The singer’s downfall

This description is all about the nerves that you can feel when singing and how to move on after a failure.

Carlotta pressed her sticky, sweaty palms against the lace of her clingy black dress that seemed to stick to her like a second skin. Her feet, stuffed in her ridiculously tall stilettos so that her toes were stiff and cramped, throbbed incessantly. The roar of the crowd outside was deafening, and her head spun dizzily.

She heard the piano strike up the first jazzy opening chords of her song and then she flung her blonde hair back, her thick layers of makeup and smoky eye shadow glittering as it caught the light and sashayed onto the stage with way more confidence than she actually felt.

The bright spotlights, contrasting starkly with the gloominess of the surrounding bar, dazzled her, and for a brief moment, she stood stock-still, like a deer caught in the headlights of a car. Then she gathered herself and strode towards the waiting microphone.

 Ohgodohgodohgodohgod she whimpered internally as she picked up the microphone, grasping it in trembling fingers, and silence descended on the room like a curtain in a theatre. All that could be heard was the chink of glasses and the tinkle of spoons as her audience waited anxiously.

Then her voice rang out, the first strong, sweet notes echoing up to the ceiling, and the piano blitzed into its first few bars. She felt her enjoyment grow as the music swelled into a magnificent crescendo, and the audience were up on their feet, hooting their approval.

The misted glass of the window, fogged-up with condensation, winked mesmerizingly, and she gazed out into the sweet-smelling summer evening. She felt as though she was watching herself from above as she choked, nerves tightening her throat and making it impossible to breathe. “To be my lo-o-ve…” and then her voice petered out. A hush fell.

The first jeers didn’t seem to reach her ears. The entire world was muffled as she watched the booing audience abstractly. Then she snapped back into reality and staggered off the stage, wobbling on her heels. Her hand went absentmindedly to her face, and it came away wet with tears and splotched with runny mascara.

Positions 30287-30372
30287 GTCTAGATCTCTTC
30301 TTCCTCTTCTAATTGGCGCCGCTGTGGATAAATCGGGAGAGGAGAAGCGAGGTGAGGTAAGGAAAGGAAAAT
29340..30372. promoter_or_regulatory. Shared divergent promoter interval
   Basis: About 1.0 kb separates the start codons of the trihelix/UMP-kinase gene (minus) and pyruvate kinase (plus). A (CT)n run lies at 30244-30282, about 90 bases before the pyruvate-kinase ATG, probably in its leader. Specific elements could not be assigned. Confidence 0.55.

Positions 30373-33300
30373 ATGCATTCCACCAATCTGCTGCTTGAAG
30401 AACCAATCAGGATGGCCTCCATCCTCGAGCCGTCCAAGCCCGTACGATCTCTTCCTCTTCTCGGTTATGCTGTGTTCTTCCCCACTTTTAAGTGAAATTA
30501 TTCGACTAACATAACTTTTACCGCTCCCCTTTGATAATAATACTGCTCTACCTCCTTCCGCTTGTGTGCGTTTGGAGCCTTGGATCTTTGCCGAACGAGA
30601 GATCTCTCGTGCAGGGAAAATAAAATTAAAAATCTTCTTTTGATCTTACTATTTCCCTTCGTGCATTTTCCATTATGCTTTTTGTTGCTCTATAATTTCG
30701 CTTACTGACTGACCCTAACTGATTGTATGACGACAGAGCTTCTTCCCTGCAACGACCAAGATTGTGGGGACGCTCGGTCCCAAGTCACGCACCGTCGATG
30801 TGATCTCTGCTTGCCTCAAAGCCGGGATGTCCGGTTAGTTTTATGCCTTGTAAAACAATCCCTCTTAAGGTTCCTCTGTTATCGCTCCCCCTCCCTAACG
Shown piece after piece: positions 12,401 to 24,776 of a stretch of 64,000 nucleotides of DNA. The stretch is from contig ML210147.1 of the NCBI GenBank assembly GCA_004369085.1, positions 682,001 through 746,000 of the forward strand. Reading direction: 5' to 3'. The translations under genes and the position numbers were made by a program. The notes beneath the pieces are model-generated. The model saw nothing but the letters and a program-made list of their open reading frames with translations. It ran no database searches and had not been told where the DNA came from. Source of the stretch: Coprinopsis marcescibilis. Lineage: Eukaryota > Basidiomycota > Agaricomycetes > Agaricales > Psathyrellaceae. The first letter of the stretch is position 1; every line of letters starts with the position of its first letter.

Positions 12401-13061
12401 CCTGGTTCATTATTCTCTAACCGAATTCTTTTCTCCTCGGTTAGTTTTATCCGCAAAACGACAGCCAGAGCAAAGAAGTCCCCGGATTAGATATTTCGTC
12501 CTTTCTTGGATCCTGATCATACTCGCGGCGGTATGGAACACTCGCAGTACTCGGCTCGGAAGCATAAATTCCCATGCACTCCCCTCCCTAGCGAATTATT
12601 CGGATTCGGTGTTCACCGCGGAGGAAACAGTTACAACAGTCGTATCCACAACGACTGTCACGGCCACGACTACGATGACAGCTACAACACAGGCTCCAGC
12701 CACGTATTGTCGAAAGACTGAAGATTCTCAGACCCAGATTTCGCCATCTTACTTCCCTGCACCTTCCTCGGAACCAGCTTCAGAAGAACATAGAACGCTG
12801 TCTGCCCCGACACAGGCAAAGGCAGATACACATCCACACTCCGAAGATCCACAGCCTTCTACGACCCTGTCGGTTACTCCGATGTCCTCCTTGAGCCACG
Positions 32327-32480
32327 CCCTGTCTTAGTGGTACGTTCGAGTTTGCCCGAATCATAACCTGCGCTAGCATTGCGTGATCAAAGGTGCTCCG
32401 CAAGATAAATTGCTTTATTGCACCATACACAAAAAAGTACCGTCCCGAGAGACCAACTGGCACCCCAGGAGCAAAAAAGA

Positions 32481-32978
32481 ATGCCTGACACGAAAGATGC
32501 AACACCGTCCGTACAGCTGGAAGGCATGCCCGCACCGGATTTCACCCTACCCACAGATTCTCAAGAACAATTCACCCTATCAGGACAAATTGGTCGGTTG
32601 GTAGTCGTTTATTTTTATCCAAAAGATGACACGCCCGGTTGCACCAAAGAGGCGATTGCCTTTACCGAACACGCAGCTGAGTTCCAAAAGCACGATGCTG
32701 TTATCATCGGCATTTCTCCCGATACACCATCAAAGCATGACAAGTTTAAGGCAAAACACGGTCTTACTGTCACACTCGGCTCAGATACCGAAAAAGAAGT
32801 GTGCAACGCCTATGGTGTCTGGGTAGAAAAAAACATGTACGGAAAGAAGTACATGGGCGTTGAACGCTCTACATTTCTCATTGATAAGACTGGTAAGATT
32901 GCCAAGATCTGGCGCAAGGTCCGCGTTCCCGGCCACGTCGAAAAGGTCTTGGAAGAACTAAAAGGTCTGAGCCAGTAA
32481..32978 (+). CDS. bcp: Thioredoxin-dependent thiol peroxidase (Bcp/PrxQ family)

“Why do I have to make such a mess of things?” she murmured as she stumbled to the dressing room. A hand shot out from behind a rich purple curtain and closed on her wrist. “Hey!” she exclaimed and then she was pulled into the shoddy compartment.

A woman towered over her, glass in the shape of cut diamonds glittering around her wrinkled neck. She had a hawk’s nose and beady eyes like shiny blue beads. “You!” she thundered. “Madame Belissa.” Carlotta sighed.

“I’ve had enough! Three times that has happened at three different shows! I cannot have this going on, you understand?”

Carlotta nodded. “Next time I’ll-”

“Next time?” Madame Belissa snarled, her voice dropping to a low, menacing purr. “There will be no next time! You are fired! Understand me? Fired!”

Carlotta gaped like a fish. “But…but…” then her shoulders slumped, and the fight seemed to visibly melt from her body. “Fine. Whatever you say.” She sighed. It felt as though a dead weight had settled in the depths of her stomach.

Turning on her heel, she tottered out of the room. What were her family going to think of her now? Her stepsister: a well-known and respected lawyer with a blossoming career. Her, supposedly the clever one: previously a singer in a bar, now unemployed and unable to pay the rent. She swallowed the sob rising like bile in her throat.

 Just that weekend her stepmother had reminded her of just how utterly useless she was. They had been sitting in her sister’s dining room, the table laid with silverware which was polished to perfection. “Now,” she had begun, licking her dry lips with the tip of her tongue. “Carlotta, why don’t you tell your father about your new job? I mean-if you can really call it a job.”

Carlotta’s father, Benjamin, spoke in a slow, gravelly voice. “Don’t bother the child, Felicity.”

Her mother had harrumphed, her stepsister had smirked, and her father had continued eating his steak with deliberate chewing mouthfuls.

She was jolted back to the present by the swish of the river Thames against its banks, and she stared up at the sprinkling of stars in the heavens. No matter what, she knew that her real mother, her birth mother, was up there, watching over her. This thought gave her comfort as she strode down the pavement and was eventually swallowed up by the night.

Published by Mara

I am a literary lover with a passion for animals (particularly ducks, geese and swans!) writing, and reading! Along with my precious pooch Maxy (who's also a Class A destroyer) and my little budgie Woody with a BIG attitude, I will make you laugh, cry and learn through words! Enjoy!

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